Tuesday, July 2, 2013

Getting their due

A couple of new books that highlight women's roles in World War II, notably the New York Times bestseller The Girls of Atomic City.  Denise Kiernan focuses on a secret city created in Tennessee, where a predominantly women work crew the enriched uranium for the United States' nuclear program.  According to Kiernan, the women had no idea what they were working on, which I suppose avoided any moral ambiguity.  Reviews are light, but it seems Kiernan is aiming at a broad audience, focusing more on the women's individual stories than the program itself.

Rocket Girl, the story of Mary Sherman Morgan, appears to have gone straight to paperback.  Morgan was the first American woman rocket scientist, and had a better idea what was going on during the war, as she was designing explosives.   She switched to rocket propellants after the war and her research led to a fuel capable of putting rockets into orbit.  One of the unsung heroes of the early Explorer program.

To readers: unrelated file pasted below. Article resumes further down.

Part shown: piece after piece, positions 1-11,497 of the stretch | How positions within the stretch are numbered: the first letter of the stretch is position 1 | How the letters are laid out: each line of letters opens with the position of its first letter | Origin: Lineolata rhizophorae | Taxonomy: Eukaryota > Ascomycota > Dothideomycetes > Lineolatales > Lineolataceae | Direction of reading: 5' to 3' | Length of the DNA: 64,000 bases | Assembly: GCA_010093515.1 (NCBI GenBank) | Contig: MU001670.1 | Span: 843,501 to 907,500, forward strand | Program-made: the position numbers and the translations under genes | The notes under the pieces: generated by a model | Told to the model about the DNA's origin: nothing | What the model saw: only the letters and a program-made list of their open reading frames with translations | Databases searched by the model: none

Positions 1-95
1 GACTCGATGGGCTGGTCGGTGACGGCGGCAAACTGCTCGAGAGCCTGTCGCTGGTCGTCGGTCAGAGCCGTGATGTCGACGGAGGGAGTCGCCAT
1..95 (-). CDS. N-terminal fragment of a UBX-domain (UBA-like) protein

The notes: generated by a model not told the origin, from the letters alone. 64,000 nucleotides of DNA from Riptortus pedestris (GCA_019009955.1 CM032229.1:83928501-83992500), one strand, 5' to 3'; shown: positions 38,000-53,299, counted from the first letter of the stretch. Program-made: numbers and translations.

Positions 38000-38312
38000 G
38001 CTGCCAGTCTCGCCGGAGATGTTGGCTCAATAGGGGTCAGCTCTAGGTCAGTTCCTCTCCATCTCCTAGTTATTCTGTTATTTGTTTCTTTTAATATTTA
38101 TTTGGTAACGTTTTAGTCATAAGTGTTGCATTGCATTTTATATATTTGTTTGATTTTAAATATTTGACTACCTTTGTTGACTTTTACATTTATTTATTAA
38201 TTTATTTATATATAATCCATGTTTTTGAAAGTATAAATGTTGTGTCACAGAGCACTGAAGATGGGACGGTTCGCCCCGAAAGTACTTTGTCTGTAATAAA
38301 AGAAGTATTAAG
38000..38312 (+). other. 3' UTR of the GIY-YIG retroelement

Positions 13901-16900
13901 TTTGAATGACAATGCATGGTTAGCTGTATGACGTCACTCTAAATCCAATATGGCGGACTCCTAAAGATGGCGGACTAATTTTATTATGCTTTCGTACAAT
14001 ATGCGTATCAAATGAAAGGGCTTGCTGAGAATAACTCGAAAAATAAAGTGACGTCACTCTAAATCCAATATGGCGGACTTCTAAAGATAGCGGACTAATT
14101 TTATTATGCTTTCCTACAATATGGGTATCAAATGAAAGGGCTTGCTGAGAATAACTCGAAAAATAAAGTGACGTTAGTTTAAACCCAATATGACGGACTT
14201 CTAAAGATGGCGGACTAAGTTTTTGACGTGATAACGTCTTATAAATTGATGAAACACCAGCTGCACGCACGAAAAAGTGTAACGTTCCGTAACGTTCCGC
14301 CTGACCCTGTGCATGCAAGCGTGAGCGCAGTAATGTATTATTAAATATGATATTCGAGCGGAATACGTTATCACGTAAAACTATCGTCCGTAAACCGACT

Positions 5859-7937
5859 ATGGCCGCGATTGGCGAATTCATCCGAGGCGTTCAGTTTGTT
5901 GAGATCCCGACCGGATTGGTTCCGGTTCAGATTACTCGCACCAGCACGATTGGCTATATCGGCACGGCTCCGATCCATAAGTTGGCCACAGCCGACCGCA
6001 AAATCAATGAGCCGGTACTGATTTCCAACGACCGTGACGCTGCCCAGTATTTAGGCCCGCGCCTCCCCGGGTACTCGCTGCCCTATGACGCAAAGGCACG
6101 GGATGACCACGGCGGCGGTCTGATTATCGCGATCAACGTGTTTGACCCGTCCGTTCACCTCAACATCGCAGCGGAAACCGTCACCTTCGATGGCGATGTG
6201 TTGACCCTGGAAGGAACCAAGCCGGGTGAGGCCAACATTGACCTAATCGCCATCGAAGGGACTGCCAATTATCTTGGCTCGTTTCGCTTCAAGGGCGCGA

Morgan's story brings to mind that of Hedy Lamarr, who is today recognized for helping to develop a missile guidance system, which is also used in cell phone technology.  She worked on the system of "frequency hopping" with her husband, George Antheil, a pianist.  Richard Rhodes, famous for his book, The Making of the Atomic Bomb, wrote a book on Hedy's Folly in 2011, which looks like it would be a lot of fun to read.

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